A campaign group implored a council to reject proposals for an “ugly” multi-storey housing development near a park and allotment site.

An open letter from residents in West Harrow called on Harrow Council’s planning committee to refuse permission for a scheme at the site of a former religious meeting hall in The Ridgeway.

There are plans to provide 178 new homes – of which 40 per cent are deemed affordable – in blocks of up to seven storeys alongside a new health centre.

However, thousands of objectors have singed a petition criticising the scheme, while the application has received hundreds of negative comments on the council’s planning portal.

The letter notes that the proposed development is not in keeping with the local area and its size and scale will have a detrimental impact on neighbouring homes, the park, and the allotments.

It also suggests the level of car parking at the site – 72 spaces – is insufficient and that this will impact on the surrounding roads.

There is a dispute about the status of the site, with the developer describing it as brownfield but objectors said it is not officially registered as such.

And the group questioned the need to change the site from non-residential use, suggesting it could provide a dedicated NHS hub or a sheltered housing complex.

“There has been a relentless cycle of tower blocks and ill-conceived developments being pushed through the process without a thought for the local residents who suffer as a result,” the letter stated.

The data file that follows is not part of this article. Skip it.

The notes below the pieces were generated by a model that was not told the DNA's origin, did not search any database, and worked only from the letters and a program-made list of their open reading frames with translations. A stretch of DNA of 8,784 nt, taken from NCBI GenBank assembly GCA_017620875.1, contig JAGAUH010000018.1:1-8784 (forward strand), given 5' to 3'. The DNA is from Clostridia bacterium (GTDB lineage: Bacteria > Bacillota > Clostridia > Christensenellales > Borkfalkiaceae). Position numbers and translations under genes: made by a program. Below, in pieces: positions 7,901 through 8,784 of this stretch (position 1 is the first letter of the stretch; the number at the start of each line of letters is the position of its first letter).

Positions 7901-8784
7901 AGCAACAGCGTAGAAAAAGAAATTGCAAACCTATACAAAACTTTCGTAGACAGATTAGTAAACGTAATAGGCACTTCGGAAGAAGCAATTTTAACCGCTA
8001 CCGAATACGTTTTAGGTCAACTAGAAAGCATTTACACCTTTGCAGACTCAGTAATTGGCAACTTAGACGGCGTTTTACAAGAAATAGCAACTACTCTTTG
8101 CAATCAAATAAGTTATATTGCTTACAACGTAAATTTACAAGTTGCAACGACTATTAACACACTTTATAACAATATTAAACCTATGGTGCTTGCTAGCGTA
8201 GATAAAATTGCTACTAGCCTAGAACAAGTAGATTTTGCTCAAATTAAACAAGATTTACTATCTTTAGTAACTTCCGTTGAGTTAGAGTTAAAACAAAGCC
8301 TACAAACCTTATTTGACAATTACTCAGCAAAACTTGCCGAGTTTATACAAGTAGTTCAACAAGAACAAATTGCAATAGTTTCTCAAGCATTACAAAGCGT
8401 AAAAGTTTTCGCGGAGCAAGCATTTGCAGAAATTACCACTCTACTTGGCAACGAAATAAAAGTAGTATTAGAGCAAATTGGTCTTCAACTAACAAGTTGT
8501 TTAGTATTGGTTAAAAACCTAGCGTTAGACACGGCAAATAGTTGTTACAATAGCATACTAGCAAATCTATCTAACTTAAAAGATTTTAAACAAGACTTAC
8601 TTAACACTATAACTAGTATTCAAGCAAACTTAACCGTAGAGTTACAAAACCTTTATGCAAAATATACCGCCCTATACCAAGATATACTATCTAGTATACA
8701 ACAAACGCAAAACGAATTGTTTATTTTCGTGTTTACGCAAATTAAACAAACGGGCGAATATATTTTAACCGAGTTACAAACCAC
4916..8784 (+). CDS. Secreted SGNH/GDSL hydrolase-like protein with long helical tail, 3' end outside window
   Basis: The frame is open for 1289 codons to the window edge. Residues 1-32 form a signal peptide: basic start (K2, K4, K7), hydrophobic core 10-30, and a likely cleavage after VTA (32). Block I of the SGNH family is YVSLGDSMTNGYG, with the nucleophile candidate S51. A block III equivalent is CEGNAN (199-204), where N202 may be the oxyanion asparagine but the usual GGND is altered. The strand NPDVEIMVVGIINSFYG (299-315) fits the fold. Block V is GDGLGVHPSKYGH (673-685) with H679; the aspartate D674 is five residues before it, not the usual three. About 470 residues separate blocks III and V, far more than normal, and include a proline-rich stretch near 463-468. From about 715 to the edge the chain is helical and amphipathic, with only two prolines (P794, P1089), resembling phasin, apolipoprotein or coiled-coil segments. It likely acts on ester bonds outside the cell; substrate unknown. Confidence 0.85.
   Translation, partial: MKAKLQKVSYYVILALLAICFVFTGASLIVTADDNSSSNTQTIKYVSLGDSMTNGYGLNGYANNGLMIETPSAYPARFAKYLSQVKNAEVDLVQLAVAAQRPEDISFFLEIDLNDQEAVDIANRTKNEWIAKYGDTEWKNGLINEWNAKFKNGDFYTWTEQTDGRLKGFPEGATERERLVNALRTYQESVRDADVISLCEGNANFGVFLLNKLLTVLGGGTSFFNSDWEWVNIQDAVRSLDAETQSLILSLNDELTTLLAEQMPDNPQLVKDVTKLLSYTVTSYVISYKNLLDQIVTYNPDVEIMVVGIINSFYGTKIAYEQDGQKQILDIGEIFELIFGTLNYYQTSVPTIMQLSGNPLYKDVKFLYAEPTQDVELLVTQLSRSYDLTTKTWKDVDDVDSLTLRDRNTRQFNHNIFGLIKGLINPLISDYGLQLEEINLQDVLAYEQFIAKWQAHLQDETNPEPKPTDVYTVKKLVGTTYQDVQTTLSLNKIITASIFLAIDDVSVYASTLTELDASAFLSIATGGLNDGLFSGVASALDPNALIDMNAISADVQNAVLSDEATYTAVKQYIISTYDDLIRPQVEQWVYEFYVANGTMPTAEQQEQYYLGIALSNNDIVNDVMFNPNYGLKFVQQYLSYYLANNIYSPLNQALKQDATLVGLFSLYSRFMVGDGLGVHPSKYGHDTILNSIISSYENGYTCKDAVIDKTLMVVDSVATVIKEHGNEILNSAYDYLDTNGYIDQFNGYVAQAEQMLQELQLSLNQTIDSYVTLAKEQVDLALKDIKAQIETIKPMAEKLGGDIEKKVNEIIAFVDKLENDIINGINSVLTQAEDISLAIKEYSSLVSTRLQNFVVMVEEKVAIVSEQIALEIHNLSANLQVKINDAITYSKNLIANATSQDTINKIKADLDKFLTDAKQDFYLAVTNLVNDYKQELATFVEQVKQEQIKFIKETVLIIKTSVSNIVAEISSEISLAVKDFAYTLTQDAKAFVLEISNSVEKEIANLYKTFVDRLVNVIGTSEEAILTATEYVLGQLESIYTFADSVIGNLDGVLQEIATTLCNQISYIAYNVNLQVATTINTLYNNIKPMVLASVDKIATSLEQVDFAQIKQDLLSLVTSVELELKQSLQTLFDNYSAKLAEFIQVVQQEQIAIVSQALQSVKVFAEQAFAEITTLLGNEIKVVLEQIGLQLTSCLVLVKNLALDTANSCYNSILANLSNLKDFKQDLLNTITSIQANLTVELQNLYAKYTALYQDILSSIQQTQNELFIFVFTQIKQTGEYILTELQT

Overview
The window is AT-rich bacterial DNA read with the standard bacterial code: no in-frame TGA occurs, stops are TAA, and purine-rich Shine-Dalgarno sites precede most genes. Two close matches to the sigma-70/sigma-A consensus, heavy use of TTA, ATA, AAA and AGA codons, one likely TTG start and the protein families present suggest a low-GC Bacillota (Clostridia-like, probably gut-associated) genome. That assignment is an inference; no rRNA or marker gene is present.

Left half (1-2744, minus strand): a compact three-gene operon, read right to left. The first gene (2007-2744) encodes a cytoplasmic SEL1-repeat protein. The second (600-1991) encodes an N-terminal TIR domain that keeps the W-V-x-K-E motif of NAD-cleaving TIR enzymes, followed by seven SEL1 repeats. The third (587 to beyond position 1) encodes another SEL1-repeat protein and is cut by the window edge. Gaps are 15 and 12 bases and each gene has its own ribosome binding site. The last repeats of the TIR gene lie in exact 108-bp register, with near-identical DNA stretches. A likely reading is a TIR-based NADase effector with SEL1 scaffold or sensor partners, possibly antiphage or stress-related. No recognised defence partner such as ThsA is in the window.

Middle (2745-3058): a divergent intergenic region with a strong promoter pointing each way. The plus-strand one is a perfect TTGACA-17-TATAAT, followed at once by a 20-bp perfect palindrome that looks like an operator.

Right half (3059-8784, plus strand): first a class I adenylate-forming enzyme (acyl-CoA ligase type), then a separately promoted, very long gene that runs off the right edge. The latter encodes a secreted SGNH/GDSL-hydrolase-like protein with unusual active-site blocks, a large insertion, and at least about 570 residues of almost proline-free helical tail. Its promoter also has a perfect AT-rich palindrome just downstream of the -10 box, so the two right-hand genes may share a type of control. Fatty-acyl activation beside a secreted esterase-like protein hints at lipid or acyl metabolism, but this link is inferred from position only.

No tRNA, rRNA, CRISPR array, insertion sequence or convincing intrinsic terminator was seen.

“Not only is there zero precedent in the area for the proposed size of this development, it is profoundly out of kilter with any of the low-rise street scene that exists and, quite frankly, looks ugly.

“West Harrow has worked so hard to make the park an enjoyable, friendly open space where families can find sanctuary from the urban life that has quickly evolved in Harrow.

“For these blocks of seven-storey flats to appear directly adjacent to the park and allotments will be a travesty.”

The campaigners noted the need for housing in the borough but said they could not fathom a development of this nature in this area, calling for a more “holistic” approach.

They also questioned the council’s planning process – they asked for a meeting with the planning committee to express their concerns, given the level of opposition, but this was deemed “not appropriate” since it is a live application.

Cllr Graham Henson, leader of Harrow Council, explained that residents can still meet with ward councillors to outline their concerns, and these members can make representations at planning meetings.

The Gospel Hall Trust, which seeks permission for the development, said it submitted its application following “extensive consultation with council officers and the community”.

It said: “The redevelopment will see more much needed homes built in Harrow, of which 40 per cent will be for affordable rent and low-cost shared ownership.

“A new pedestrian footpath will be provided to West Harrow Station and space is also being provided within the proposals for a new health facility or GP surgery.

“We firmly believe that a housing-led redevelopment is the right option for this site and as a brownfield site, surely it is better to build here than on the green belt.”

Those wishing to comment on the application can do so on the council’s planning portal, searching P/1492/20 – the deadline for this is Monday (July 20).